Football World Cup song has some crying foul

Waka Waka: Time for Africa is FIFA
2010’s Official World Cup song.

Traditionally, the official song
has been taken up during the competition and promptly forgotten once the
month-long football fest is over.

This may change.

Forget, for a moment, the on-pitch
controversy that is bound to add extra spice to the highly anticipated matches,
this year’s catchy Afro-pop song and its Latina star singer have already
created a barrage of controversy ahead of the 10 June kick-off concert where it
was staged.

Waka Waka, co-written and performed
by Colombian songstress Shakira, has had several World Cup watchers in a
tailspin. The choice of singer had many wondering why one of South Africa’s
many world class performers was not given the honour.

Sure, local band Freshlyground lent
their harmonious backup vocals to the song but it would appear that to some
that insult was added to injury by the song’s opening lyrics, You’re a good
soldier that upset those keen to put distance between civil strife in the
war-torn continent and the global soccer love-in.

Conspiracy theorists also point to
the fact that the World Cup’s official anthem Sign of a Victory was sung by yet
another foreign import, R. Kelly, albeit accompanied by the heavenly voices of
the Soweto Spiritual Singers.

FIFA took heed of the cries of foul
and with days to go bumped up the numbers of African and South African
performers after allegations that they were being sidelined. Were a handful of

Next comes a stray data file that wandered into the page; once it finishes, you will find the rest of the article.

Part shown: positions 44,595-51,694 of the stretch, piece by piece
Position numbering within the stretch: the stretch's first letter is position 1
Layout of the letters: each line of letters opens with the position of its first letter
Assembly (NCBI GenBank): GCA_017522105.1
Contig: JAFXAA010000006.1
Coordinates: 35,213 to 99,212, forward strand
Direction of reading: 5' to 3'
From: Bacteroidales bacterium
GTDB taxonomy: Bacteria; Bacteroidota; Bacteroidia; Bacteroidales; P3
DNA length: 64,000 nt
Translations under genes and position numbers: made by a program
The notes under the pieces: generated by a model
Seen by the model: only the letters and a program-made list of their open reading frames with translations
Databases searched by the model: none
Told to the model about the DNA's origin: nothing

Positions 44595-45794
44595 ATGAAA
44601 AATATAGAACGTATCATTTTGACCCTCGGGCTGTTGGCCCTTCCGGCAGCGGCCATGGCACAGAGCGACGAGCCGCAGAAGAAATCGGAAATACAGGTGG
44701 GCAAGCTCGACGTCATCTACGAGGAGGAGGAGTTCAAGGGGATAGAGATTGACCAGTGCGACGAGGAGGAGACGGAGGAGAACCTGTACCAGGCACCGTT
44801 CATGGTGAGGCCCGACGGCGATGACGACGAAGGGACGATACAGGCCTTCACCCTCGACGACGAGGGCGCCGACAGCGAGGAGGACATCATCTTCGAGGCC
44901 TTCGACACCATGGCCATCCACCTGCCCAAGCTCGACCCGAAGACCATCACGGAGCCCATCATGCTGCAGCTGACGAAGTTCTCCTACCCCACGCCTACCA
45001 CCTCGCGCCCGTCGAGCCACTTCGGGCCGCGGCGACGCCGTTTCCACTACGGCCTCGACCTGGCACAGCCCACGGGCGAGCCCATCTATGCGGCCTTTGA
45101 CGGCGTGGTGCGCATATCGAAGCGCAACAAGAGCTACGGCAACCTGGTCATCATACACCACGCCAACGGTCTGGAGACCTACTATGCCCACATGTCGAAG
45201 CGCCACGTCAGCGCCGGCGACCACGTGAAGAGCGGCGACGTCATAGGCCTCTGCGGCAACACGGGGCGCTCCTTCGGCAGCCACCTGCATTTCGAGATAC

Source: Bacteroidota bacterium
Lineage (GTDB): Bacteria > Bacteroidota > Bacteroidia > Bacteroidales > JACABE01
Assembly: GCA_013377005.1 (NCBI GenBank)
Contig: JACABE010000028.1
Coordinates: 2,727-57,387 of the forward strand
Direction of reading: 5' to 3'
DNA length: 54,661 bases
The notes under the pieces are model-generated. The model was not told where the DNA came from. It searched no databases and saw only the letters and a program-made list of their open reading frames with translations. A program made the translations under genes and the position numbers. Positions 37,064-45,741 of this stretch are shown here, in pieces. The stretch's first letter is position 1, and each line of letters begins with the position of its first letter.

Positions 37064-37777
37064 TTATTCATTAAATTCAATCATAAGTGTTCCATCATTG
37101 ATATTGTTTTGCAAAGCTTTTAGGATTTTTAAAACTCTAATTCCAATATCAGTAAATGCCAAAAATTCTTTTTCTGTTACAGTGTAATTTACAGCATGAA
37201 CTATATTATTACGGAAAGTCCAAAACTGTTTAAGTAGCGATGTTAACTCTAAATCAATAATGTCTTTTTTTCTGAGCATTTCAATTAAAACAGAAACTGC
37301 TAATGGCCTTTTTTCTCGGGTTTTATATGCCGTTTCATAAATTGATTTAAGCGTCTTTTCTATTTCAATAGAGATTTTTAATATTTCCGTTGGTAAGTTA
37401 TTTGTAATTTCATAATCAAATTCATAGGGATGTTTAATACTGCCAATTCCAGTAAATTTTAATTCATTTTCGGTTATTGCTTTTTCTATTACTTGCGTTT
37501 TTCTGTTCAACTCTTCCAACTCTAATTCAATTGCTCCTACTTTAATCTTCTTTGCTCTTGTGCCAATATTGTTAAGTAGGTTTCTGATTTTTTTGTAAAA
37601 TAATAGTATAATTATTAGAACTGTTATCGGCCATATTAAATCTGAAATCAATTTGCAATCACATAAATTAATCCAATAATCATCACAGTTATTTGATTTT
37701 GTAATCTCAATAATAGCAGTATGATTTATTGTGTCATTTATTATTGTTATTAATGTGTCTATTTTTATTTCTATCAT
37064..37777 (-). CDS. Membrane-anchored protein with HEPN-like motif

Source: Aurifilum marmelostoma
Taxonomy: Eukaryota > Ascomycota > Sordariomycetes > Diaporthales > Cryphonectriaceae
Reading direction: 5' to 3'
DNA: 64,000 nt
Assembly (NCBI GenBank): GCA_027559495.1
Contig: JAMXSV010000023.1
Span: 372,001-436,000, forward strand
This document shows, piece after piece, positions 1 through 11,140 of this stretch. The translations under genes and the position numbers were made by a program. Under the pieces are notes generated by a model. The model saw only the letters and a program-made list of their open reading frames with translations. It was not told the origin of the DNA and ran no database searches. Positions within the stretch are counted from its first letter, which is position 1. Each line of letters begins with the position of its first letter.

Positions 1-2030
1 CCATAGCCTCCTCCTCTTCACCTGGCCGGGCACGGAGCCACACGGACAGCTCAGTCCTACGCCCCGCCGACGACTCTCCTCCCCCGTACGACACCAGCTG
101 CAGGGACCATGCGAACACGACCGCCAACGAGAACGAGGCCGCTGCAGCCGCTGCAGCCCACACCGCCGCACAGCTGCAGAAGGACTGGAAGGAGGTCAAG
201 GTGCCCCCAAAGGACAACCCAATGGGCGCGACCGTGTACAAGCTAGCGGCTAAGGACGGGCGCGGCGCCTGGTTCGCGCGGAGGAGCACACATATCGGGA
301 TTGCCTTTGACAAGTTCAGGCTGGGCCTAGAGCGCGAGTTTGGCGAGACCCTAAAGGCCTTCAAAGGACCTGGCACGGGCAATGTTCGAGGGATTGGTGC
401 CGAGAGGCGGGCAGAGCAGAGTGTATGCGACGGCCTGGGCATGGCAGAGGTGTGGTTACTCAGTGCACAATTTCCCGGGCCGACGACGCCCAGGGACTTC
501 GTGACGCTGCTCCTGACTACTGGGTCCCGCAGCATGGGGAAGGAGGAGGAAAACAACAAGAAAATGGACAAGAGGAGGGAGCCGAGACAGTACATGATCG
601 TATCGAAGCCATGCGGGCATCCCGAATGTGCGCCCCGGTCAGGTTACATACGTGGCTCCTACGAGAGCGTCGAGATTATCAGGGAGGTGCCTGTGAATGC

South African acts, including Hugh Masekela, the Mzansi Youth Choir, Soweto Gospel
Choir enough in a three-hour concert? And, if not, how many would have been
appropriate?

Others wondered at the general
preponderance of US talent in the opening concert’s line-up. 

Joining Shakira, as part of the
hyped up opening show, at Soweto’s Orlando Stadium, were a host of American
performers including the Black Eyed Peas, Alicia Keys and John Legend. Their
ranks were supplemented by a brace of pan-African talent including
Canadian-Somalian rapper K’Naan, Angelique Kidio from Benin and Touareg dessert
blues band Tinariwen.

Whether or not the multi-Grammy
winning American performers upstaged the African performers was debatable.
Wasn’t the pre-show furore a storm in a teacup? The only performances, which
diehard football fans were waiting to watch, are the 90 minute shows that will
are being put on by proponents of the beautiful game.

Maybe the international line-up, a
departure from FIFA’s former low-key concerts featuring mainly local talent,
has had its day in favour of the more inclusive line-up representative of the
multi-cultural face of the new South Africa.

The kick-off concert attracted
30,000 fans eager to see their international idols perform at such a
history-making moment.

The success of the World Cup 2010,
however, won’t be dictated by the notes sung at the opening concert but by the
play on the pitches across South Africa.

Waka Waka

You’re a good soldier

Choosing your battles

Pick yourself up

And dust yourself off

And back in the saddle

You’re on the frontline

Everyone’s watching

You know it’s serious

We’re getting closer

This isn’t over

The pressure is on

You feel it

But you’ve got it all

Believe it

When you fall get up

Oh oh…

And if you fall get up

Oh oh…

Tsamina mina

Zangalewa

Cuz this is Africa

Tsamina mina eh eh

Waka Waka eh eh

Tsamina mina zangalewa

Anawa aa

This time for Africa

Listen to your god